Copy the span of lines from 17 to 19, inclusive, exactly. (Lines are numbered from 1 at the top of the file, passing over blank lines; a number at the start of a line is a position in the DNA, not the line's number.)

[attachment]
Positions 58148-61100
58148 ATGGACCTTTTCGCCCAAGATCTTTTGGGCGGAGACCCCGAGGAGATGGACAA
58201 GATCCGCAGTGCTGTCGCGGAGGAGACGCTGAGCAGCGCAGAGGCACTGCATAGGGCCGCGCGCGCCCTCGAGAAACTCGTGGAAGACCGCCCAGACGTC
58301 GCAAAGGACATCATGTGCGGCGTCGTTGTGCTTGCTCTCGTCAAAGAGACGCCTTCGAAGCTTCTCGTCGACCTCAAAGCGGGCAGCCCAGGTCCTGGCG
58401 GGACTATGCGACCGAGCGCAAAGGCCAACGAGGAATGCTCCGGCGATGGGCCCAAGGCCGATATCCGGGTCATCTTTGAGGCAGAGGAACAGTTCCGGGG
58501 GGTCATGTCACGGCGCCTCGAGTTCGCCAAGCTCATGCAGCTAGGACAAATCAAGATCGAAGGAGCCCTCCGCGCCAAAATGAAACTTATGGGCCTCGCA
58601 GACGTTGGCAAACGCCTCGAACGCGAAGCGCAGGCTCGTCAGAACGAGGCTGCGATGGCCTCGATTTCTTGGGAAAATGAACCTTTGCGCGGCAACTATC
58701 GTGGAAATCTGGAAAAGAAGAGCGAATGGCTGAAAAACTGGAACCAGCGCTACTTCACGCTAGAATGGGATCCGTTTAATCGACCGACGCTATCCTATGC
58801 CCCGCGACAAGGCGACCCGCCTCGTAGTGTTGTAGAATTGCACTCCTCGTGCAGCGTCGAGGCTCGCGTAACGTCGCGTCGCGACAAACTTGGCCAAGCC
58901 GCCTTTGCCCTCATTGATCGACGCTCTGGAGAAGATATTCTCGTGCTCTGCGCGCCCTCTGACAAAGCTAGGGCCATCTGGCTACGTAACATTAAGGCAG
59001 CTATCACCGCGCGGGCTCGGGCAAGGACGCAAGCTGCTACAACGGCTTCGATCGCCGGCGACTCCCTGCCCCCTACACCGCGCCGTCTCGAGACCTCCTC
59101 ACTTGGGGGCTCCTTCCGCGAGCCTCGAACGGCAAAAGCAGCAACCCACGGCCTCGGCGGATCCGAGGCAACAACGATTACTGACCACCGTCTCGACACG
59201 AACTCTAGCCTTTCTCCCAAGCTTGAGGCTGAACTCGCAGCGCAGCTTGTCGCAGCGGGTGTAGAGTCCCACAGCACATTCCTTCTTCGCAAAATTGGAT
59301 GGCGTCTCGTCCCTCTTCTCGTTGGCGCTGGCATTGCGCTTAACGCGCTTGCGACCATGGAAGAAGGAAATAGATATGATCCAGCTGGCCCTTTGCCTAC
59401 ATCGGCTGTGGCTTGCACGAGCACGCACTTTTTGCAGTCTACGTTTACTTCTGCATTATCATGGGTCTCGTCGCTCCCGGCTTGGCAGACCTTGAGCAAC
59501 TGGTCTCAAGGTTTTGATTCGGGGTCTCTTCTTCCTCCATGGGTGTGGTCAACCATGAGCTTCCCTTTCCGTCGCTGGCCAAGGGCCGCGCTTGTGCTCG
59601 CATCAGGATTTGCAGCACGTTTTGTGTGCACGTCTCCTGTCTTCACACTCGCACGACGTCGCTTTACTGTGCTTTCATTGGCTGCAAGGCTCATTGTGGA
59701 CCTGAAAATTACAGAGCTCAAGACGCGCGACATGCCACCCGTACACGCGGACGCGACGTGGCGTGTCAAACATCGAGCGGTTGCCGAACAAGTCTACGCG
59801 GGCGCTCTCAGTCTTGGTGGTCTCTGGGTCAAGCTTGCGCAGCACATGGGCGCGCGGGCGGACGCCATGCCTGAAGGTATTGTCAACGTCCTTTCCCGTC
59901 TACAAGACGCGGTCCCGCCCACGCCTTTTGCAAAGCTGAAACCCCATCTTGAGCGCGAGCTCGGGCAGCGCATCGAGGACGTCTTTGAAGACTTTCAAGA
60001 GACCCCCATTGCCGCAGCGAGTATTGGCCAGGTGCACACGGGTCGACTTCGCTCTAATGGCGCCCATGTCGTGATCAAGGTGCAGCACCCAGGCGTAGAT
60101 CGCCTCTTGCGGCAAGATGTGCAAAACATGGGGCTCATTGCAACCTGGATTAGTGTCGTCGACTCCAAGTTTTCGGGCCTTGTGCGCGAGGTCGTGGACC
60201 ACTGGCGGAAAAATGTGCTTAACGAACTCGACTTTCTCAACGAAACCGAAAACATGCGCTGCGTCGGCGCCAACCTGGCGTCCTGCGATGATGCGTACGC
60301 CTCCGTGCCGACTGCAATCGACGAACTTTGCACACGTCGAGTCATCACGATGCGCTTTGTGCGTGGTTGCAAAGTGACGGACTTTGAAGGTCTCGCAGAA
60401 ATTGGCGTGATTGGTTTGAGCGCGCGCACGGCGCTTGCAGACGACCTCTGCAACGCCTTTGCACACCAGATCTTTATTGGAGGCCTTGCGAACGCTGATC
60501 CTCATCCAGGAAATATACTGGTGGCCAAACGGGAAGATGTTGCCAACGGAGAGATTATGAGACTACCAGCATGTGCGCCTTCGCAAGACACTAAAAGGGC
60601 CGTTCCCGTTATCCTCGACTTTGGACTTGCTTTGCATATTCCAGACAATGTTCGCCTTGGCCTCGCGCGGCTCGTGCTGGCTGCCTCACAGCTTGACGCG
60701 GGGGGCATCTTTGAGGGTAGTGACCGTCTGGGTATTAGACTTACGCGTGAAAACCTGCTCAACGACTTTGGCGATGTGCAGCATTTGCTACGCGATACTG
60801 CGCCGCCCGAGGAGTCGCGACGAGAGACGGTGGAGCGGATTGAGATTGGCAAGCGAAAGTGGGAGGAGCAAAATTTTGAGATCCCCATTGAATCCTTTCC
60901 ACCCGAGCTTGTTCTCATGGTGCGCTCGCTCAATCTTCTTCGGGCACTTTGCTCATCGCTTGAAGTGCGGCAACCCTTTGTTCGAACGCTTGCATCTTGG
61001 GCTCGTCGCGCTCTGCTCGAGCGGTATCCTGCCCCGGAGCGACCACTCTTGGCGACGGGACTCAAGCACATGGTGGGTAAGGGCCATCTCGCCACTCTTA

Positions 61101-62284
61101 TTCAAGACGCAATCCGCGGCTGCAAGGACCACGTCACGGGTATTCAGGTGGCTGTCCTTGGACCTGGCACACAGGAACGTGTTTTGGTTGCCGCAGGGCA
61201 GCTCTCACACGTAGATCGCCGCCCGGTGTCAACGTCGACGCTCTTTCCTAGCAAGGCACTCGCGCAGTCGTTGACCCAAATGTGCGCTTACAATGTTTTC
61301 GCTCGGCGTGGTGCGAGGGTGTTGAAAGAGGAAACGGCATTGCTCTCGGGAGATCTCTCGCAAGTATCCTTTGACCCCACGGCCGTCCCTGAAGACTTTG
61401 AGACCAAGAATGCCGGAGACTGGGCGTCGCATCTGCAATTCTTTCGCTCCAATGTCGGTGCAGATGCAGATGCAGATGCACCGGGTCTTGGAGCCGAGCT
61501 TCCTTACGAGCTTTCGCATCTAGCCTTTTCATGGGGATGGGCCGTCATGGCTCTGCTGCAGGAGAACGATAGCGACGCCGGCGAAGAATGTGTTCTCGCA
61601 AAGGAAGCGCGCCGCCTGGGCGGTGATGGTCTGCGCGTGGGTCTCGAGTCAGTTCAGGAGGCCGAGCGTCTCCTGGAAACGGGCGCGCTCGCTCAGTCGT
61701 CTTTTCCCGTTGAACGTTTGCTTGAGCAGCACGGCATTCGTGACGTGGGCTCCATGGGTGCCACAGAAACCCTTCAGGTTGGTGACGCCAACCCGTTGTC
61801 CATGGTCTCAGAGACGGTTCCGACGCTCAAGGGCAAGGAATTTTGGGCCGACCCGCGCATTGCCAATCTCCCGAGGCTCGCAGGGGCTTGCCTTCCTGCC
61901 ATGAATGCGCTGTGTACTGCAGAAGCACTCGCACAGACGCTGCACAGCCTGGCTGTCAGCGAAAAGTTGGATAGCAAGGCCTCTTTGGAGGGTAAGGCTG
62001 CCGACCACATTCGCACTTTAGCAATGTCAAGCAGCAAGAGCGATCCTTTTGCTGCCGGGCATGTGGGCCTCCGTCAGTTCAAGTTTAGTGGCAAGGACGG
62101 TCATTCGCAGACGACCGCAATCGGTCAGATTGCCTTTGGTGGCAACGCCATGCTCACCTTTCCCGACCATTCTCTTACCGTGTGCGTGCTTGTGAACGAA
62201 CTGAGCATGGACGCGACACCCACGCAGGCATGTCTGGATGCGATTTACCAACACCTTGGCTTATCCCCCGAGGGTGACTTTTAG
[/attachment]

59601 CATCAGGATTTGCAGCACGTTTTGTGTGCACGTCTCCTGTCTTCACACTCGCACGACGTCGCTTTACTGTGCTTTCATTGGCTGCAAGGCTCATTGTGGA
59701 CCTGAAAATTACAGAGCTCAAGACGCGCGACATGCCACCCGTACACGCGGACGCGACGTGGCGTGTCAAACATCGAGCGGTTGCCGAACAAGTCTACGCG
59801 GGCGCTCTCAGTCTTGGTGGTCTCTGGGTCAAGCTTGCGCAGCACATGGGCGCGCGGGCGGACGCCATGCCTGAAGGTATTGTCAACGTCCTTTCCCGTC